Karl Dean Participates in Healthcare Roundtable in McKenzie, Discusses Looming Hospital Closure and Support for Medicaid Expansion to Help Tennessee’s Rural Communities

Karl Dean for Governor Participates in Healthcare Roundtable in McKenzie, Discusses Looming Hospital Closure and Support for Medicaid Expansion to Help Tennessee’s Rural Communities

McKENZIE, Tenn. (Sept. 11, 2018) — Democratic gubernatorial candidate Karl Dean met with leaders and residents of McKenzie today to talk about the impending closure of McKenzie Regional Hospital, the latest hospital to shut down in the wake of Tennessee’s failure to expand Medicaid.

Unlike his opponent, Dean supports Medicaid expansion, which would mean expanding access to healthcare for 300,000 Tennesseans who now must live without insurance. The state could bring in $1.4 billion a year in federal funds if it expanded Medicaid, as 34 other states have done. The Affordable Care Act allows states to receive additional federal tax dollars to provide health coverage for people with low incomes, patients with pre-existing conditions and people who are aging.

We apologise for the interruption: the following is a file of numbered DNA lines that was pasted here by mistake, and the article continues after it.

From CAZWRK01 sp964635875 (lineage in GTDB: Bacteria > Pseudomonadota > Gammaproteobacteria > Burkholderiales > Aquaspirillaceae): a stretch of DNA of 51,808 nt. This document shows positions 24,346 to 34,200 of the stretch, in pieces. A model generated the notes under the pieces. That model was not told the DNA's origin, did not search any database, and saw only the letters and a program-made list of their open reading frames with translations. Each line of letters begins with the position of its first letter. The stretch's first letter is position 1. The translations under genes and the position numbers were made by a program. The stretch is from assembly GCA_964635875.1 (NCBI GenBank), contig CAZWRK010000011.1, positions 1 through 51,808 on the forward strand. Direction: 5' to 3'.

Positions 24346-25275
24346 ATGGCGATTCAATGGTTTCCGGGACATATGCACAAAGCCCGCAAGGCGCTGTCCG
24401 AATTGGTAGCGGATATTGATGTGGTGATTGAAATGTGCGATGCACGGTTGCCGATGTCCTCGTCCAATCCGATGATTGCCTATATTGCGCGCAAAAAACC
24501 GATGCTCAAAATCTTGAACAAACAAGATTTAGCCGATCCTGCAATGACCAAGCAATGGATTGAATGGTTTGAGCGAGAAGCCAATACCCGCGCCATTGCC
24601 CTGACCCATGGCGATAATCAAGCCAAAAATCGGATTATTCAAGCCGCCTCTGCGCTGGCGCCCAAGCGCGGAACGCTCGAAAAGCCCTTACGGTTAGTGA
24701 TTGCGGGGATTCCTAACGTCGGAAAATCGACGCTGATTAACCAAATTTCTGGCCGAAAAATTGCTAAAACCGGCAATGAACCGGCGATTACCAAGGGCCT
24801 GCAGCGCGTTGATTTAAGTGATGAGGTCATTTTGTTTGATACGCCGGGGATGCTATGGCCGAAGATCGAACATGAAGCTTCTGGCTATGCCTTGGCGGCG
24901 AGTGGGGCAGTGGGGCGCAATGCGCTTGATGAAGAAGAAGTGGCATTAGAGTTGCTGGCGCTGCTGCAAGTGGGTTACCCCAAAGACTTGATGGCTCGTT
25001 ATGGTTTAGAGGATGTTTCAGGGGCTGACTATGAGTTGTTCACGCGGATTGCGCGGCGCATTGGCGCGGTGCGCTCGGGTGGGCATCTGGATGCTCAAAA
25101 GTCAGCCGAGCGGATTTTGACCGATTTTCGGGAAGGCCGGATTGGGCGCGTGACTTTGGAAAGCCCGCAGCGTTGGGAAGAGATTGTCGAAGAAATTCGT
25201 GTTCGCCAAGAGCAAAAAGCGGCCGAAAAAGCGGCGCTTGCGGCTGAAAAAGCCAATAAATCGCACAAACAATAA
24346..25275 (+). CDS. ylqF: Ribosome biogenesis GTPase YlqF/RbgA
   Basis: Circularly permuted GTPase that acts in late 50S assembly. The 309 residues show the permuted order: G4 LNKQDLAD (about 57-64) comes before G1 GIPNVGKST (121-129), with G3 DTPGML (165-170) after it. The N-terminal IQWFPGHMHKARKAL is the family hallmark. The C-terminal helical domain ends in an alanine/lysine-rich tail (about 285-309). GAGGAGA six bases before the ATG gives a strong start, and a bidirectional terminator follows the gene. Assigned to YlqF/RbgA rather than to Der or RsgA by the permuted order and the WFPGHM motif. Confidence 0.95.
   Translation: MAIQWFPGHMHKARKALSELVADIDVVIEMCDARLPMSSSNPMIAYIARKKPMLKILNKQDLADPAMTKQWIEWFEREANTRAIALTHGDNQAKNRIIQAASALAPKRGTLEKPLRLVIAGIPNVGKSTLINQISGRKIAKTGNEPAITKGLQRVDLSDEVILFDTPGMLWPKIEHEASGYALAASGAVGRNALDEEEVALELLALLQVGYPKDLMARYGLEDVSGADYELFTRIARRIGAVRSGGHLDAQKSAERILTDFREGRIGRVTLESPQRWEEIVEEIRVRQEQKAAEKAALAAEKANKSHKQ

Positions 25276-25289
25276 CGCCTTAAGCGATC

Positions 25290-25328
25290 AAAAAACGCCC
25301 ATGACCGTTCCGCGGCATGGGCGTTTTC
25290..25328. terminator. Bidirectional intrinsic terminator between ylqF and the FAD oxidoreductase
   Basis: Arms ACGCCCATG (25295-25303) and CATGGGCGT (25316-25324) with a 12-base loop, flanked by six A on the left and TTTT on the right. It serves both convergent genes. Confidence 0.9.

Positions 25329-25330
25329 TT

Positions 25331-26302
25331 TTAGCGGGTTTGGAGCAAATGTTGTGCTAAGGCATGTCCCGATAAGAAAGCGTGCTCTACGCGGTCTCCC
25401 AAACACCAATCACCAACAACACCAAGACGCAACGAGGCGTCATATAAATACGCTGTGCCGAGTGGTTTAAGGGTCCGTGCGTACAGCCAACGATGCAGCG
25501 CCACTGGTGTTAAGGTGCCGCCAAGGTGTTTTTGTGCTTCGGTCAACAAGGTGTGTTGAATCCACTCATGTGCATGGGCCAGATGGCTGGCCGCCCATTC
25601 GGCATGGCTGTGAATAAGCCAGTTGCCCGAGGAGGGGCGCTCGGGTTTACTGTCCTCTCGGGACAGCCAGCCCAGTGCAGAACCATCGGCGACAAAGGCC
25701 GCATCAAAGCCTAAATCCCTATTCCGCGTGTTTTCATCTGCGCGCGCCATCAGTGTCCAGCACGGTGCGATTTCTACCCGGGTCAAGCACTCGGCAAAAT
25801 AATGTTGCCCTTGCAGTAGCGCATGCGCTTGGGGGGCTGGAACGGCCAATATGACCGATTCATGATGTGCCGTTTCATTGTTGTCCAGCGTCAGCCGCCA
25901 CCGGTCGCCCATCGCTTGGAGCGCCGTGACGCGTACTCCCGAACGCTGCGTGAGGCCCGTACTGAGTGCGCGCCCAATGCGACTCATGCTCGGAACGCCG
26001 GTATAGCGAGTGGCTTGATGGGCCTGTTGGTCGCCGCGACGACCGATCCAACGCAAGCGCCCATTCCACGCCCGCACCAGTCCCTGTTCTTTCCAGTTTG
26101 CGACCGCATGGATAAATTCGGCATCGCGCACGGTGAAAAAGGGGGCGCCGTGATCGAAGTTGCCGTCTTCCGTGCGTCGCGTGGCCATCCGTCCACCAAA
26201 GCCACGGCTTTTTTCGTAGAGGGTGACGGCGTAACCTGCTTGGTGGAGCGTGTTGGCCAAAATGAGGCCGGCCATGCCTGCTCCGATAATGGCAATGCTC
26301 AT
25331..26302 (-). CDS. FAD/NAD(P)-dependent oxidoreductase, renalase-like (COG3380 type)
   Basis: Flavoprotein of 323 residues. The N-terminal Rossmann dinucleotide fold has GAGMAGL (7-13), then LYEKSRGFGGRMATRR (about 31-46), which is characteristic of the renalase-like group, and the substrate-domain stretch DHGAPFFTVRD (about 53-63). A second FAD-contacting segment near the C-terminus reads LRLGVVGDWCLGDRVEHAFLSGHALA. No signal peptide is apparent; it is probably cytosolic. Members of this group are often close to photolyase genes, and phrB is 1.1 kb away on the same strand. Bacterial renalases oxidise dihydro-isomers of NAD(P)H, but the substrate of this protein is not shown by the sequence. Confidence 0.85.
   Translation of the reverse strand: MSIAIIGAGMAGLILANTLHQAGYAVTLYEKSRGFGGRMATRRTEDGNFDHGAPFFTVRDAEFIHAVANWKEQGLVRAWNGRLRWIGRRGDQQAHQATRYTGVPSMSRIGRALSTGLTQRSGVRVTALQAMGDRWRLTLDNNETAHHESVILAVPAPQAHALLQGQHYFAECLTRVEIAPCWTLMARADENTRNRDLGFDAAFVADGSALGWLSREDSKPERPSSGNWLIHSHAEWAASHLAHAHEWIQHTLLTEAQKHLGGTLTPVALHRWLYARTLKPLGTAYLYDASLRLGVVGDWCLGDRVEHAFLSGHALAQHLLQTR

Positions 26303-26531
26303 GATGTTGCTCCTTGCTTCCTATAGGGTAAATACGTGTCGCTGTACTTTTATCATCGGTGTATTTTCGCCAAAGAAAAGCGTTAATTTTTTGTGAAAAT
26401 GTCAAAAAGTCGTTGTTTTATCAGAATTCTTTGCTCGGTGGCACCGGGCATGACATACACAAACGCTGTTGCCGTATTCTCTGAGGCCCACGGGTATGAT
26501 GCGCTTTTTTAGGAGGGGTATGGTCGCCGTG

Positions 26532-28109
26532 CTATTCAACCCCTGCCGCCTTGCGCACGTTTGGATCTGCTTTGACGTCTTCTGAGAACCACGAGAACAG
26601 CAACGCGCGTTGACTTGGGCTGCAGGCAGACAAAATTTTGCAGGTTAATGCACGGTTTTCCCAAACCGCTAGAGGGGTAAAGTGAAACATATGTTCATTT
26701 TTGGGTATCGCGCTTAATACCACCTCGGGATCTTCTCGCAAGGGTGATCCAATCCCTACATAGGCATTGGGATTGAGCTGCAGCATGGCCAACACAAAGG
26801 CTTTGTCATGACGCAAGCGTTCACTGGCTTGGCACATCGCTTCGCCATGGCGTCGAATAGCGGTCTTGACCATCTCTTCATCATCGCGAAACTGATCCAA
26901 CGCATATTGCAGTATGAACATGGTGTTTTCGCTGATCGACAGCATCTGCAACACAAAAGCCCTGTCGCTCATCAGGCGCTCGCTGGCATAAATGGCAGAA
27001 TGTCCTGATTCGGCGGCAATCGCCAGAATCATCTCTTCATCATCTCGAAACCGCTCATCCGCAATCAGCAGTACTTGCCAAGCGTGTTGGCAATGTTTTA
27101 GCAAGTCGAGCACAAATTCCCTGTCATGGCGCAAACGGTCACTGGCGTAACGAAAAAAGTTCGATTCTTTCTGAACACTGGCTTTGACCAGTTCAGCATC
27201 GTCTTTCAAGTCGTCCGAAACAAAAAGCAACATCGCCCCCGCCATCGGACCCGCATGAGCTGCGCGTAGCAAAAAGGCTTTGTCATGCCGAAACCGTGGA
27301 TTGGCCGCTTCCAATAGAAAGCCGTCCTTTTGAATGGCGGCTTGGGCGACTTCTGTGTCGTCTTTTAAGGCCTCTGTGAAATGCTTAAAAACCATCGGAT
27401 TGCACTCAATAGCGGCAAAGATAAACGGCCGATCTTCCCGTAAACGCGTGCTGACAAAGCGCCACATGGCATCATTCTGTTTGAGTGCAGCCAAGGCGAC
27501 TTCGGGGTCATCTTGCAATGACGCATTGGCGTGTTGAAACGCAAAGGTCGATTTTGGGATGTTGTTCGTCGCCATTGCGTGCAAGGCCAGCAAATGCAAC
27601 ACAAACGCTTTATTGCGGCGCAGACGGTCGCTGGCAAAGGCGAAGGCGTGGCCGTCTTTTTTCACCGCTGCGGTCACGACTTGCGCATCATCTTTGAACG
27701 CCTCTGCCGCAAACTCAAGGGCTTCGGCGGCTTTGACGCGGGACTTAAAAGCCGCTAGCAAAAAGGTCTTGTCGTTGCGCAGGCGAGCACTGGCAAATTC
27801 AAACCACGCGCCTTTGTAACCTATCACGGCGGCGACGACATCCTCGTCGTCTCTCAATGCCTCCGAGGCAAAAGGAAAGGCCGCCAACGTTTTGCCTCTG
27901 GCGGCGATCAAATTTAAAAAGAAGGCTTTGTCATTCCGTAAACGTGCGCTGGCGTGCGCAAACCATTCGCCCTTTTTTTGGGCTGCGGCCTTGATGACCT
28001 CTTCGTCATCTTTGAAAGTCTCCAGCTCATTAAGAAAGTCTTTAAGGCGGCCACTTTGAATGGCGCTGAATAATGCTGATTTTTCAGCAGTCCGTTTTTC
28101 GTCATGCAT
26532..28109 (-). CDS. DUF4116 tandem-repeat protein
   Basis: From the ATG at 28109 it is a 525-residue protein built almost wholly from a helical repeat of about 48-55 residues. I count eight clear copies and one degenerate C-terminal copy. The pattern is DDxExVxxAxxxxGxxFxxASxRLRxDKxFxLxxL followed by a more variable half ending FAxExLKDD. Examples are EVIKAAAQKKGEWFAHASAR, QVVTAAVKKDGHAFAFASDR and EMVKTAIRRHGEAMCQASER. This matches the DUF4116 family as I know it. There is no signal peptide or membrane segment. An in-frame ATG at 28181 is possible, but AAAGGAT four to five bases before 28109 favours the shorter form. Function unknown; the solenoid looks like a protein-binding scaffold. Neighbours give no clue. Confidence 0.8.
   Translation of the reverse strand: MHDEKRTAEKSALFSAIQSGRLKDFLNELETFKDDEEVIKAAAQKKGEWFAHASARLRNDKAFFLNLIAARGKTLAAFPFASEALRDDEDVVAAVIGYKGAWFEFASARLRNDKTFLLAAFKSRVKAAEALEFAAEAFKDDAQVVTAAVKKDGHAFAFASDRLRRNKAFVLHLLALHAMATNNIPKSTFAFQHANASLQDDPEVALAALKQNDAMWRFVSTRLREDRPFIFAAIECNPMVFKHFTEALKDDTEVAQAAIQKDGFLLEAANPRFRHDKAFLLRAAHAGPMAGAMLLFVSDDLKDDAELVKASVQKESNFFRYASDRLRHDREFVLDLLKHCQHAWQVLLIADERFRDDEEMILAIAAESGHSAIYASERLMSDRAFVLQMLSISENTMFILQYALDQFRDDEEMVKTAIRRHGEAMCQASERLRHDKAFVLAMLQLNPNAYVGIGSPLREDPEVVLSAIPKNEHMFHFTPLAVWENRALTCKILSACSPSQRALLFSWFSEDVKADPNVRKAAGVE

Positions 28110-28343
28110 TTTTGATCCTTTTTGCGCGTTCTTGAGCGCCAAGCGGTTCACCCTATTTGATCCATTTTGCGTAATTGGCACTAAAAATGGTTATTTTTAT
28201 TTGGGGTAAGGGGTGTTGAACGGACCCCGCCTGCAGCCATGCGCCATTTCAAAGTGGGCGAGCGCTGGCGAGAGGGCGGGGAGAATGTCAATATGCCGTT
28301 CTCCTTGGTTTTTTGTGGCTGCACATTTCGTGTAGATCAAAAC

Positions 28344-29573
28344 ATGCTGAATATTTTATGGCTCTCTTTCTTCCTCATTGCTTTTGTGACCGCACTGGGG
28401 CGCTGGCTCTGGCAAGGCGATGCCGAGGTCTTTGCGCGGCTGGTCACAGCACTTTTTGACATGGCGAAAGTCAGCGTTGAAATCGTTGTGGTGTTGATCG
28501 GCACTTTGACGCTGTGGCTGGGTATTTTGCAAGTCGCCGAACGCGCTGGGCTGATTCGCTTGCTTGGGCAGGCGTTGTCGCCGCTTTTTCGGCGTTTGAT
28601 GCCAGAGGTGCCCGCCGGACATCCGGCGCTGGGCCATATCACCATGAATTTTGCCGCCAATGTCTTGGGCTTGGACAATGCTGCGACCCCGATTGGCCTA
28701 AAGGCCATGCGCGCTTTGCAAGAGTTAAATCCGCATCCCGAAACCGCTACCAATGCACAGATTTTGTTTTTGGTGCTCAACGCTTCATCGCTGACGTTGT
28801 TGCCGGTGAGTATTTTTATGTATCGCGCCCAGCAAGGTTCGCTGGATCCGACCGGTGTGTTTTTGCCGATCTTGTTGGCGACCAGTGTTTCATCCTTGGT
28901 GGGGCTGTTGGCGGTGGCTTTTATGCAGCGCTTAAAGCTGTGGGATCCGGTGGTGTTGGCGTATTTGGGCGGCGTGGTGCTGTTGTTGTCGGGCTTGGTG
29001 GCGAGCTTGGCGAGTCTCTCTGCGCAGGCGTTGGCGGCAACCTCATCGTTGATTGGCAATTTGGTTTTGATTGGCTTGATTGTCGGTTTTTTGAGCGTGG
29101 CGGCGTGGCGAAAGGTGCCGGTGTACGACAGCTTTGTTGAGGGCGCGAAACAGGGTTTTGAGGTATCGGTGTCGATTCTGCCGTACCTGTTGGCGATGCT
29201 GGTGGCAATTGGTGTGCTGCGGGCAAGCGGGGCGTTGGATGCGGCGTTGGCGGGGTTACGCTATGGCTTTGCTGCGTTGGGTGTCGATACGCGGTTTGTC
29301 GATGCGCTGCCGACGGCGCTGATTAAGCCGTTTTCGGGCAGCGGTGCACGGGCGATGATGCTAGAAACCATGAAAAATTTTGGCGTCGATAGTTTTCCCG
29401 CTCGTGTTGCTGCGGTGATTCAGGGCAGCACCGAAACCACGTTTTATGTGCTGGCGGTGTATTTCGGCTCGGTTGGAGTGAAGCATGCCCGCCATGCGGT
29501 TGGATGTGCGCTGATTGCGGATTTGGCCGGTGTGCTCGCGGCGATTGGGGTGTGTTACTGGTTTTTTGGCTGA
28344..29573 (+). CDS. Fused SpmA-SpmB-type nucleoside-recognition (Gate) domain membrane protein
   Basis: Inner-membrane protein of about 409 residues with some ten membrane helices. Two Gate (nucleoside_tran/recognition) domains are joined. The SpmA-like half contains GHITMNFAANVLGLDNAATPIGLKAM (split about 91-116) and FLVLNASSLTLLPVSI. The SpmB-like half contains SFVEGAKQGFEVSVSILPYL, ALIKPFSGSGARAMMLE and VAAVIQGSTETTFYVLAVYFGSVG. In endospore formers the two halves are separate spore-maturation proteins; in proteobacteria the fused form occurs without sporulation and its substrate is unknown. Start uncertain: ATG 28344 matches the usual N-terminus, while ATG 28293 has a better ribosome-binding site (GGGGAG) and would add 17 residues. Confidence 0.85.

The failure to expand Medicaid has been one factor in rural hospitals folding under the weight of their financial difficulties, limiting healthcare options for many Tennesseans. McKenzie Regional announced in July that it will close later this month, eliminating more than 100 jobs and becoming Tennessee’s 11th hospital to shut its doors since 2010.

At a roundtable discussion this afternoon with McKenzie’s mayor, the city’s police and fire chiefs, the hospital’s board chair and other residents, Dean noted that many West Tennessee counties are already struggling to maintain their tax base and attract economic development.

“I’m worried about the 15 counties in rural Tennessee that are losing population,” the former two-term mayor of Nashville said. “If you add a hospital closure on top of that, that’s a big concern.”

McKenzie Mayor Jill Holland said the hospital has been a fixture in the community for about 40 years and delivered more babies than any other facility in the area. She said many citizens fear they’ll go without healthcare once it closes.

“I don’t understand the decision of the legislature not to do Medicaid expansion, which would have helped save us,” Holland said.

Dean’s opponent, Republican Bill Lee, adamantly opposes Medicaid expansion. In a new TV ad that started airing statewide this week, Dean says Tennessee is essentially burning $3.8 million a day by not expanding Medicaid and funding health care in other states instead.

“We can fix this,” Dean says. “It’s just common sense.”